All hell breaks loose
Yucca Mountain Dirty Bomb, a novel by Wendell A. Duffield, posits a literary worst-case scenario about a potential nuclear waste dumpsite in Nevada. The year is 2027, and stewards of the not-too-distant future environment have gone ahead and done it. The bowels of Yucca Mountain are stuffed tight with canisters storing the nation’s nuclear waste.
Water seepage into the underground caverns give a sloppy wet kiss to the gases and magma within the volcano below. The result is an angry explosion of Vulcan energy that carries radioactive dust that eventually rests across the surface of Lake Mead and the city of Las Vegas.
The novel blends elements of the current political maelstrom surrounding the Yucca situation with the horror of a slim chance of disaster realized. Ominous shades of John Hersey’s Hiroshima are played out through first-person accounts of the moment of catastrophe.
In a chapter aptly titled, “Testes Tingle,” Duffield tells the brief, unsavory story of drainage ditch dweller Billie Parker. Recuperating from a wicked night of swilling $50 worth of cheap liquor, the homeless Billie sleeps through a panicked exodus of the entire population of Las Vegas. When he rises to greet the day, he finds the city abandoned and expresses his befuddled joy by stripping and wading, bare-assed, in inches of radioactive volcanic ash covering the streets. The reader immediately gets the humorously somber picture of Billie’s future—there is no danger of causing any accidental pregnancies. Though the road ahead is grim for Billie, his present is one full of the glee and small joys of the perpetually drunk and blissfully unaware.
Barney Shanks and Hank Thomas are the consulting geologists at the helm of the Yucca project. Barney specializes in volcanic study; Hank is his anal-retentive, odd-couple partner whose field of expertise is seismology. Together, the two narrowly escape fiery deaths, learn what love truly means, and sit in on a feisty joint congressional hearing about who is to blame for the so-called dirty bomb detonated by nature at Yucca Mountain.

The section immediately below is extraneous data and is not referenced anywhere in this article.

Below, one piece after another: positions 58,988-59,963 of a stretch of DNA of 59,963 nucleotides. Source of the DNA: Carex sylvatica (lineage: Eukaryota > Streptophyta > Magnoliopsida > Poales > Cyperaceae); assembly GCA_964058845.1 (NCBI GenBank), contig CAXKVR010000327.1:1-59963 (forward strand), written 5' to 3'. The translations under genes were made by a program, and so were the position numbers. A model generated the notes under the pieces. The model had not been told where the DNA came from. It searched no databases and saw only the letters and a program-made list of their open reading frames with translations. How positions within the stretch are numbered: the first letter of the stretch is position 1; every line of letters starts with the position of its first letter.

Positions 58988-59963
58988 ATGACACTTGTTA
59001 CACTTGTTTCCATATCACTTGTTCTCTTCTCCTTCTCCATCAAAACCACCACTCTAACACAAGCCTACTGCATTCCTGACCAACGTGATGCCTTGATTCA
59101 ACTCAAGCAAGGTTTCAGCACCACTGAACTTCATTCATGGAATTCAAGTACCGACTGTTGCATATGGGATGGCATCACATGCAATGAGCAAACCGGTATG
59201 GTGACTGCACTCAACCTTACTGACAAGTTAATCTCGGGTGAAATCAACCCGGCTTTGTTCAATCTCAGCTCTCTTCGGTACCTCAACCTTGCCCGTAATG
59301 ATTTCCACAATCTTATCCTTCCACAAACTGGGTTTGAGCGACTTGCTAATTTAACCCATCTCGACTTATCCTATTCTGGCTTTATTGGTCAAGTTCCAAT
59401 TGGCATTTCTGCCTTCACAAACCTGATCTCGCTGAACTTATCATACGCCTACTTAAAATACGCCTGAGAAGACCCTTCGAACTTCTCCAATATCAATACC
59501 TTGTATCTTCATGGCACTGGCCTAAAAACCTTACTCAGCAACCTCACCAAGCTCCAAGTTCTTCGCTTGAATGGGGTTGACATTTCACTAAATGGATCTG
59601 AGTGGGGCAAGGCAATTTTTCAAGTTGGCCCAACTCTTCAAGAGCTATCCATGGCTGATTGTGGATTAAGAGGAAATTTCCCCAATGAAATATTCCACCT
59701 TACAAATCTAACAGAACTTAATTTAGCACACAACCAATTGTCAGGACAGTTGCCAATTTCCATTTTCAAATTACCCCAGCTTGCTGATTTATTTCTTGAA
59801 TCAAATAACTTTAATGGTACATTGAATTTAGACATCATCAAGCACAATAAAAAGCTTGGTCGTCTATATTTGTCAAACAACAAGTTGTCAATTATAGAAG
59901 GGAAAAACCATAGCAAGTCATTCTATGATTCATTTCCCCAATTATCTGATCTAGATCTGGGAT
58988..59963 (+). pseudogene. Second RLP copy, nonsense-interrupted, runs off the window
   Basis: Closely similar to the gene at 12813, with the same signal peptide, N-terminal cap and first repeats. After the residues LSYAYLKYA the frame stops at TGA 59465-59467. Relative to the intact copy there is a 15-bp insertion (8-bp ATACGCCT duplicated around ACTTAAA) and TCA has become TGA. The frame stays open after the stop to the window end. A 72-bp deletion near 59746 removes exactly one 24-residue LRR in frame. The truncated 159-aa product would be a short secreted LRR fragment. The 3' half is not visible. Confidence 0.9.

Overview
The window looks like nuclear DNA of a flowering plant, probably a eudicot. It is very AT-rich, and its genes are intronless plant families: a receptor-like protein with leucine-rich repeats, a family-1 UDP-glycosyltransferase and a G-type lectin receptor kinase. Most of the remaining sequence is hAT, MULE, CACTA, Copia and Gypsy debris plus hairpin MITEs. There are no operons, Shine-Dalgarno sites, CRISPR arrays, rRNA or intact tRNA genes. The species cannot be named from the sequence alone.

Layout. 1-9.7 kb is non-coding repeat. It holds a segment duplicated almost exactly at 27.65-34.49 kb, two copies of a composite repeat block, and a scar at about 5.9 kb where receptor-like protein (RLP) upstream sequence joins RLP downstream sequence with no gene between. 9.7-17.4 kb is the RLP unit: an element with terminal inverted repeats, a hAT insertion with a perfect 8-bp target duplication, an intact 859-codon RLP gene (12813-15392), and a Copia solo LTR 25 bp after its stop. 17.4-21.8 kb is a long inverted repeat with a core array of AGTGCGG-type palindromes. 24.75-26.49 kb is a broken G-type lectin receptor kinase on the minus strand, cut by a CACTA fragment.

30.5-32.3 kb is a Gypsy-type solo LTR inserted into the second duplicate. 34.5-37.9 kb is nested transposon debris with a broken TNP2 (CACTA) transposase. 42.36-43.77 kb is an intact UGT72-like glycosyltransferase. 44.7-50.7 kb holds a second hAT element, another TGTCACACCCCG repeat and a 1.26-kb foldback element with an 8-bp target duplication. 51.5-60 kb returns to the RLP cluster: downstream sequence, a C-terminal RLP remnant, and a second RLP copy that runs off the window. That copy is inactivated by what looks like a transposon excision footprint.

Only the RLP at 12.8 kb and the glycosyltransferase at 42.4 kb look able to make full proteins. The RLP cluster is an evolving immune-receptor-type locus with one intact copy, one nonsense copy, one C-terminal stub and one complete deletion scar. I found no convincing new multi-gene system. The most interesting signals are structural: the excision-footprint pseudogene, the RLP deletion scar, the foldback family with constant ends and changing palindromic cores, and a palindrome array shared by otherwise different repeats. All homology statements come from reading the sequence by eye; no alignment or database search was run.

Duffield’s novel examines, in meticulous detail, the process of raising reasonable doubt about a potential natural disaster that stands in the way of progress, and the folly of holding hands with such reasoning. The implications are unavoidably political. Devil’s advocacy forms the foundation of the story, as thoroughly likeable but obvious bad guy Vincent Gordon, leader of the panel that will eventually green light the Yucca Project, eloquently states his case for the private glory of personal profit.
Yucca Mountain author Duffield, a university professor of geology at the Northern Arizona University and self-proclaimed “pink-cheeked sexagenarian,” writes with the emboldened voice of a man made taller and more plucky than usual by his position atop a soapbox. Although he holds three degrees, including a Ph.D., he bars no holds when taking shots at the academic community for misusing knowledge for political and personal gain.
The novel has some wrinkles but is thoughtful and entertaining in spite of its faults. A shallow satisfaction comes to mind during the reading of it, like the sort that erupts when one is watching a made-for-television movie based on a true story. It will imbue most thinking readers with a sense of awe and alarm at what the year 2027 prospectively could bring should Yucca ever wind up wearing the sullied red dress of nuclear offal.